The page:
At the heart of Tolkien’s insightfulness is undoubtedly the fact that he is writing from a Christian perspective. He understands the world the way it actually is. Last year I also read Albert Camus’s existentialist novel L’Etrange: in many ways, Camus is attempting to capture the world authentically, dispensing with romantic ideals and unfounded optimism; however, I was unable to relate to the protagonist. Camus’s story, despite being incredibly captivating, fails to depict the real world; rather, it depicts his philosophical beliefs. Lord of the Rings, it could be said, does the same; the only difference is that Tolkien’s philosophical outlook is more consistent with reality.

In the chapters we read together last night, Frodo humbly aspires to be courageous and to lead his merry band of Shire-folk; he does this out of necessity and he often falls short… So, he still needs help, sometimes help from his friends and always help from the Divine, who although remains unnamed, is present in the story. At one point in the story, while in the Barrow-downs, Frodo musters courage to protect his friends from a Barrow-Wight. He resists the temptation to use the ring to disappear and run away, saving himself; instead, he stays and risks his life to save others. He also has the humility to cry out for Tom’s help; miraculously, Tom answers the call and rescues the hobbits from the Barrow-Wight. Frodo’s courage is growing, but he hasn’t arrived yet; before he has the courage to battle his foes, he must first have the courage to overcome his own fears and temptations. How true for us all! All the events of these two chapters paint a beautiful picture of life in this world, albeit not a perfect picture. Frodo’s actions were like a keyhole of light in a dark room; minuscule yes, but in a dark room, a key hole of light is a very beautiful thing indeed. This is the world I live in. This is reality.

Monday, January 11, 2010

Christianity and the Classics

For a few years I have been teaching a course that examines Classical civilization, from the Mycenaeans to the Romans. The course explores the Greco-Roman world from a number of interconnected perspectives: Mythology, Literature, Philosophy, Religion, Art, Architecture, Archaeology, History, and Geography. I am by trade, a teacher of English literature; taking on a course like “Classical civilization” has required me to do a considerable amount of research. I am still learning new things, even after four years of studying the subject for instructional purposes. They say that a student can learn more by teaching; so, as a teacher of Classical civilization, I have indeed learned a great deal. The most surprising thing I have learned is that studying Greco-Roman world has given fresh insight to my understanding of New Testament Christianity. Tertullian once postulated, “What has Jerusalem to do with Athens?” In other words, what does Christianity have to do with Classical thinking? The rhetorical answer is "nothing". But such an austere view ignores the big picture: Jesus came to the Greco-Roman world, the New Testament is written in the language of the Greco-Roman world, the Apostle Paul ministered to the Greco-Roman world, and the church sprung up in the Greco-Roman world. These are significant factors to consider. In his book, 5 Cities that Ruled the World, Douglas Wilson suggests that---by God’s design---“a certain amount of cross-pollination” occurred between Hebrew thinking and Classical thinking in the forming of Christianity in the first century (81). He qualifies this notion, of course, stating that New Testament Christianity is no syncretism between the God of Abraham and the gods of the Greeks… Citing Romans 11, however, he compares the Kingdom to an olive tree: God grafted Greek gentiles into the Hebraic trunk; the result is a “new kind of olive” (80). The more I study the Classics, the more I realise how much Greco-Roman flavouring has been added to the hearty stew of Christianity. Whatever ingredients God uses for His recipe does not diminish the fact that He is still the chef par excellence!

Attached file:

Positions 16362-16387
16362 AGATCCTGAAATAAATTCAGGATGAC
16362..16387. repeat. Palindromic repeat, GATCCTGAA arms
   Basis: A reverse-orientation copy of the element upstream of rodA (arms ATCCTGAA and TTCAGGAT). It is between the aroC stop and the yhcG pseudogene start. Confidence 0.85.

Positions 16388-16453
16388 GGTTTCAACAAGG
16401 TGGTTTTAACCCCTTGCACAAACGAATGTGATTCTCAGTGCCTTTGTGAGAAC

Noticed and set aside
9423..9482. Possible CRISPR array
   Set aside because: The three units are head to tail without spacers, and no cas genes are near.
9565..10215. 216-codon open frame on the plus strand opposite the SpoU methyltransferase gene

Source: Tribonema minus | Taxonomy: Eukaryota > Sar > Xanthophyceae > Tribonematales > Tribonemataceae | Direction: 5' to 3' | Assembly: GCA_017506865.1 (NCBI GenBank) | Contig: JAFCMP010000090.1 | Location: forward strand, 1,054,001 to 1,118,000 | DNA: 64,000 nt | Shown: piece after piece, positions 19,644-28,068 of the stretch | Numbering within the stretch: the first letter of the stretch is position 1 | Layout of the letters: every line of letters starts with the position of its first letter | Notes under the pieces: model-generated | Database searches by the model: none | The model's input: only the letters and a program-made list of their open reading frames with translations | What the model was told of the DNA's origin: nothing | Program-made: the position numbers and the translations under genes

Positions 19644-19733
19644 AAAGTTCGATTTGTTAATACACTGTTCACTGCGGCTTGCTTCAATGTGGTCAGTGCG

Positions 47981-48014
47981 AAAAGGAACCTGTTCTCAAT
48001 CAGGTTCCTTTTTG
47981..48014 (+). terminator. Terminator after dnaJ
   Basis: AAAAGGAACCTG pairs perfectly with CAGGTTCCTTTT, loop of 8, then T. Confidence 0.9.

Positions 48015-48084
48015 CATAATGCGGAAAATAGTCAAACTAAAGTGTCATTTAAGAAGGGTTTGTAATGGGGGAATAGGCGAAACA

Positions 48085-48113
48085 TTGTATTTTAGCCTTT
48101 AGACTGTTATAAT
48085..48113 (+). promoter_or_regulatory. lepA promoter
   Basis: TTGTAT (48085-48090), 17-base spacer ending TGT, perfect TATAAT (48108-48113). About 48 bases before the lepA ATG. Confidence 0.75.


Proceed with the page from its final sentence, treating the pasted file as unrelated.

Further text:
Wilson, Douglas. 5 Cities That Ruled the World Nashville: Thomas Nelson, 2009.

Wednesday, January 06, 2010

A Messy Reader...

It is now 2010, and I am reviewing my reading list from 2009. My plan was to read Schaeffer from March 2009 to March 2010... Alas, I have fallen short of my plan to learn at the feet of this spiritual giant.

Here is my list of Schaeffer readings:

- True Spirituality
- Mark of the Christian
- Escape from Reason
- Art and the Bible
- (Biography) Francis Schaeffer: An Authentic Life (by Colin Duriez)

What else have I been reading?

- This Momentary Marriage by John Piper
- Mindset by Carol Dweck
- L'Etrange by Albert Camus
- Water for Elephants by Sara Gruen
- The Iliad by Homer (finally finished!)
- Wise Blood by Flannery O'Connor
- Jack's Life by Douglas Greshem

What have I started but haven't finished (yet)...?

- The Aeneid by Virgil
- Art for God's Sake by Philip Ryken
- Frankenstein by Mary Shelley
- Christian Lover by Michael Haykin
- Five Cities that Ruled the World by Douglas Wilson
- Pride and Prejudice by Jane Austen (with Laurie)
- Fellowship of the Ring by J.R.R. Tolkien (with the boys)

This last bit, the bit about "books I have started but not finished"... that's the "Messy Reader" bit. I think I have a sickness. This morning I starting reading Seven Habits of Highly Effective People. Perhaps the eighth habit might be, read one book at a time and finish it! For the record, I am enjoying all the books I am currently reading.